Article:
What is an example of how you led a team or group toward achieving an important goal?
Sometimes you see a question and then you just want to get to the crux of this issue. I read this question as, can this person lead or can this person resolve conflict? So, let’s take one step back and ask a simple question, are all the related parties motivated to get to that “important goal”? For example, if I led my MBA study group to get an important assignment done, ok no problem. I could tell my colleague(s), “Hey, can we get focused on the task.” Because we were all motivated to get an A, the group can be moved to accomplish a task. Likewise, if I negotiated a deal with attorneys, accountants, and an owner looking to sell his company, again all the parties are motivated to get something done, so moving toward an important goal is less challenging.
Examples like those above could give you some insight into leadership qualities, but again do they reflect true conflict resolution, because the parties were ultimately motivated by the same end goal. I once stood in front of Commissioners Court in El Paso, pushing an economic development proposal. After letting the body rightfully ridicule our department for not including the County on the front end of the project, I quickly pleaded with the body to blame me for the process, but to let the merits of the proposal stand on their own. This might display some level of conflict resolution, but again the parties were still rational enough to consider broader circumstances. The reality is that within a range of circumstances you behave however you need to, in order to accomplish the task. Sometimes that is accommodative and sometimes it is confrontational.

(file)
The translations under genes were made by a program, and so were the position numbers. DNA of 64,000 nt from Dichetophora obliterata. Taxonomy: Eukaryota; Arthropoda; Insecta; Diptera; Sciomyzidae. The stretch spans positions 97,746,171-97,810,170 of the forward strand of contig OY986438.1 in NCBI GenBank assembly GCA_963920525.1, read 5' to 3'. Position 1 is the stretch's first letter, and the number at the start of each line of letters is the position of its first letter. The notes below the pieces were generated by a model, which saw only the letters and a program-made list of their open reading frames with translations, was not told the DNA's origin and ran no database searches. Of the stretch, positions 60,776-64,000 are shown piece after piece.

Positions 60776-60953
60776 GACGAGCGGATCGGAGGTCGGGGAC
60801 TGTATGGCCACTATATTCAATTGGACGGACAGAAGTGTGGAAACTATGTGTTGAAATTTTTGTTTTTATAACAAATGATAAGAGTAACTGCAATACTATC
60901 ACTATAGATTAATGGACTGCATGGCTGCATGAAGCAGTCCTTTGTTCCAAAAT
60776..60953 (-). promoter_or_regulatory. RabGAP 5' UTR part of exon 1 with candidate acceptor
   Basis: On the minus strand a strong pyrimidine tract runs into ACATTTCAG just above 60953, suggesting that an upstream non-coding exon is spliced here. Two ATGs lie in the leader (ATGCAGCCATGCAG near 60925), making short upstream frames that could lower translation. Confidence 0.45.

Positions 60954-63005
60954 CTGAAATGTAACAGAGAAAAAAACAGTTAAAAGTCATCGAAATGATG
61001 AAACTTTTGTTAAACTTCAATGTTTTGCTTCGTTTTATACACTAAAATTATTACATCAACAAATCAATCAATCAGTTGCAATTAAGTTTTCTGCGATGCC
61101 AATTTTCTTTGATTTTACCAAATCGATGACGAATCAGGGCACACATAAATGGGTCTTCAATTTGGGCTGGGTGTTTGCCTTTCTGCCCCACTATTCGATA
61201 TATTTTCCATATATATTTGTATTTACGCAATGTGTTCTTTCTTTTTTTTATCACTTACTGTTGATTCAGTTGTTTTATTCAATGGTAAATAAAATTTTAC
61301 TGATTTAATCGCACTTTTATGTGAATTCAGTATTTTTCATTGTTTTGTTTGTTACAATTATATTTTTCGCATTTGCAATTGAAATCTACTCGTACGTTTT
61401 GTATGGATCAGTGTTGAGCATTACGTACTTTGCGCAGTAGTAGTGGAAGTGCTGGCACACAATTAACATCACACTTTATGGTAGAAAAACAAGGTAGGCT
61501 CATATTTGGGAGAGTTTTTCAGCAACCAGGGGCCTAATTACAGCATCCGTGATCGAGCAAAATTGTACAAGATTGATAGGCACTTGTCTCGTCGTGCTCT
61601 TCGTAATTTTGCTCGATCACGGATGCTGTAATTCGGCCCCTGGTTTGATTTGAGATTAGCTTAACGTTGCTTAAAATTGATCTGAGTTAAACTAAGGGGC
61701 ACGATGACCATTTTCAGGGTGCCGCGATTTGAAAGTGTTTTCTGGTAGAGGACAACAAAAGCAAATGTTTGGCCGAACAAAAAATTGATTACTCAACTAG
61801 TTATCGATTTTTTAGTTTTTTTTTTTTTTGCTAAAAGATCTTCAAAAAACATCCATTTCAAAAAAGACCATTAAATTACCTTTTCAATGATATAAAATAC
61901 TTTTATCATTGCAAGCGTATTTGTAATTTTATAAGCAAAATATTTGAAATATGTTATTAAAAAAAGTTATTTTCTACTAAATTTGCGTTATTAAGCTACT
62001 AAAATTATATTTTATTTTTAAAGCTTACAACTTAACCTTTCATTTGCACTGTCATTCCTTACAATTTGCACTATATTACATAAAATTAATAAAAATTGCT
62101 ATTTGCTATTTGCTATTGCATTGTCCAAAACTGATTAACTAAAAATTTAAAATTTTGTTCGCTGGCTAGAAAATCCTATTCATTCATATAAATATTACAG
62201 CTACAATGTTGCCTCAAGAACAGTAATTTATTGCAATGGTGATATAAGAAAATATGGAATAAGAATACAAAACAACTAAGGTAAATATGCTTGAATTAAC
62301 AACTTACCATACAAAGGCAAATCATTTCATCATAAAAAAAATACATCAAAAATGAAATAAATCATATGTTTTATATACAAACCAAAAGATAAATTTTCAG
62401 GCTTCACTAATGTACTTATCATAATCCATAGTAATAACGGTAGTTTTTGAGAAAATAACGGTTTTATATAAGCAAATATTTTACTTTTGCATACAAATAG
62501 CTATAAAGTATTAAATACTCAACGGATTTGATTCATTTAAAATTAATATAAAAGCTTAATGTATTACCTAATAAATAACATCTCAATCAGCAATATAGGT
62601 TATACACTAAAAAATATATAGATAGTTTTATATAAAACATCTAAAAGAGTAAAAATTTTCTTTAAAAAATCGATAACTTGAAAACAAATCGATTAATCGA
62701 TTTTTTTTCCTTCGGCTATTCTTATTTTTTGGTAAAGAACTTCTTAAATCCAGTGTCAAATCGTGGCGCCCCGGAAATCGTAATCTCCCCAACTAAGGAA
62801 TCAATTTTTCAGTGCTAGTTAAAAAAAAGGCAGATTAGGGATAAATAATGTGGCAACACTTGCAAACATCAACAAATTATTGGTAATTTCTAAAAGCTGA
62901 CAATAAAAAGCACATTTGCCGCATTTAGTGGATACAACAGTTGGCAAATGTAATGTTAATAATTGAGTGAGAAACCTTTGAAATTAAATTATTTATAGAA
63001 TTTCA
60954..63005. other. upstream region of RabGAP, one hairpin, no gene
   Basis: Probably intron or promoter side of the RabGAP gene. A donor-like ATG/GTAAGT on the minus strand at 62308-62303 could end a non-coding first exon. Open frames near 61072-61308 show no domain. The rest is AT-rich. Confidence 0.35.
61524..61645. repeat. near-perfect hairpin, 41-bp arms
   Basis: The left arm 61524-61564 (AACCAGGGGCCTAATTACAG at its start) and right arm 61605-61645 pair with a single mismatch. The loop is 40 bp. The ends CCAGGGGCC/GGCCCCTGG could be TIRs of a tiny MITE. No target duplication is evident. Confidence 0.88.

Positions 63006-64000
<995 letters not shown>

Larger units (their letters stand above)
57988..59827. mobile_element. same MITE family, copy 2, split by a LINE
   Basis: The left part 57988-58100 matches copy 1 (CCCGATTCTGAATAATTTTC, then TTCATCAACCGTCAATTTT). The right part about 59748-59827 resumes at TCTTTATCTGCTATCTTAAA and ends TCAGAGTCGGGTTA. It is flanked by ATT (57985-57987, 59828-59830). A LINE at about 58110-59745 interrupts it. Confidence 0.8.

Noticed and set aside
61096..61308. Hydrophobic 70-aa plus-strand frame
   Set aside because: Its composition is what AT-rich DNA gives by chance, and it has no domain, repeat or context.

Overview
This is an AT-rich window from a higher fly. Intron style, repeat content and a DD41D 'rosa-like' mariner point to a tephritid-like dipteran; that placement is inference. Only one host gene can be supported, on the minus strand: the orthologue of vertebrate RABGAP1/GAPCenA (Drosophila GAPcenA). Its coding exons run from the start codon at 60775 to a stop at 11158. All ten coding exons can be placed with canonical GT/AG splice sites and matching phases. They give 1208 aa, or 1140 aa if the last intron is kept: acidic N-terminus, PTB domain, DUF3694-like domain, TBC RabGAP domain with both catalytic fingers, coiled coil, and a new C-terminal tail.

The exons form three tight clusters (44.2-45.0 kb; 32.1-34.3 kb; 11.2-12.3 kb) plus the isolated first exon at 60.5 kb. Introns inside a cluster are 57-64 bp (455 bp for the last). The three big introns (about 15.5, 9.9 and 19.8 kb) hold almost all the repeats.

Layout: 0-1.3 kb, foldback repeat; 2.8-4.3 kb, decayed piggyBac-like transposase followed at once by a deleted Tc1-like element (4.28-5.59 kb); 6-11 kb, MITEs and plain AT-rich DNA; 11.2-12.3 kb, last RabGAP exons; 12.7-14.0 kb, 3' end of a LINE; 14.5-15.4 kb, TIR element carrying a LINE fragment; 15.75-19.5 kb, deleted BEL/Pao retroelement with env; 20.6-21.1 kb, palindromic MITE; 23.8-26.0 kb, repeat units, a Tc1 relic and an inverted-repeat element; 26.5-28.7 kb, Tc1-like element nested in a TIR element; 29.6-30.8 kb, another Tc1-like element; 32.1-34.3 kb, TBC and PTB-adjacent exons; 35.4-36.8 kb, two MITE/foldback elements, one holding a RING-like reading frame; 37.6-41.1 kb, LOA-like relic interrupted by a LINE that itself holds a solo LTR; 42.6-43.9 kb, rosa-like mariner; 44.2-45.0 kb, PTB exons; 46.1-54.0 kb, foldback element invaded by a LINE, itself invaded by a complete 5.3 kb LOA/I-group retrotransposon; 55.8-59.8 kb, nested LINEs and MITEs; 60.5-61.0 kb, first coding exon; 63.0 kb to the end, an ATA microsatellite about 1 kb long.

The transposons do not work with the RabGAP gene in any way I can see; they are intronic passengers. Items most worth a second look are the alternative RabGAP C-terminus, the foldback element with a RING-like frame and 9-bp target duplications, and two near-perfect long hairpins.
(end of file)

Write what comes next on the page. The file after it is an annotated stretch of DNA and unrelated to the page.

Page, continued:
However, I think it is important to be honest about the current state of politics. We are living in a period of time where more actors, than not, have no motivation to solve an issue, no common important goal to achieve. Adding to this state of affairs are gerrymandered districts and campaign donors that establish the means for punishing those who dare to cooperate. On my website, I talk about concepts like establishing a fidelity contract, game theory and principal-agent problems. I talk about these concepts because leadership, moving forward, will largely be about re-establishing public engagement to establish outside consequences for not cooperating. Once those consequences are strengthened, then one can re-establish traditional democratic principal agent relationships, such that civilization goals can be achieved.
Thus, when we ask about leading a team or group I think it is important to understand that given our state of politics, the group that needs to be led is quite large. That group is a broad cross section of our constituents. Once that group is led to believe that it must, like any good parent or teacher, establish consequences for legislators who do not cooperate, then we can work with parties who have a common important goal to achieve.